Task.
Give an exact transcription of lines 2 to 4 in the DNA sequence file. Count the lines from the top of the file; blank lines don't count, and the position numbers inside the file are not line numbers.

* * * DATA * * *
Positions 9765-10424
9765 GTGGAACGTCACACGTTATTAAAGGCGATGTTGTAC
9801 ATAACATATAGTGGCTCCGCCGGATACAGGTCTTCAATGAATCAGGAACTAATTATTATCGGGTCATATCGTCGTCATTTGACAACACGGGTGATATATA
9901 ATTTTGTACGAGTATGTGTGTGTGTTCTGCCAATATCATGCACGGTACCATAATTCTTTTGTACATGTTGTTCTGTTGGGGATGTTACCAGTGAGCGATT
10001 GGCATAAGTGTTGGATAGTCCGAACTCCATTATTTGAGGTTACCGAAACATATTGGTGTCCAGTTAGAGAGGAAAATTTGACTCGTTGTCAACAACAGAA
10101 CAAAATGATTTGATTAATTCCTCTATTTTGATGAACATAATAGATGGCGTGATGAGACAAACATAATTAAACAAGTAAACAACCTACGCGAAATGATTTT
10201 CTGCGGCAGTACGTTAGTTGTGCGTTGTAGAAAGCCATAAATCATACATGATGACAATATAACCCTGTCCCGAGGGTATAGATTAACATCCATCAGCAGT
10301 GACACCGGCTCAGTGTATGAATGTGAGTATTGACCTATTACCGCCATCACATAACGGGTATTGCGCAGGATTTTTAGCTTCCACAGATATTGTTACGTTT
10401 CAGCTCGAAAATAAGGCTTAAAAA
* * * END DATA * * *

9765 GTGGAACGTCACACGTTATTAAAGGCGATGTTGTAC
9801 ATAACATATAGTGGCTCCGCCGGATACAGGTCTTCAATGAATCAGGAACTAATTATTATCGGGTCATATCGTCGTCATTTGACAACACGGGTGATATATA
9901 ATTTTGTACGAGTATGTGTGTGTGTTCTGCCAATATCATGCACGGTACCATAATTCTTTTGTACATGTTGTTCTGTTGGGGATGTTACCAGTGAGCGATT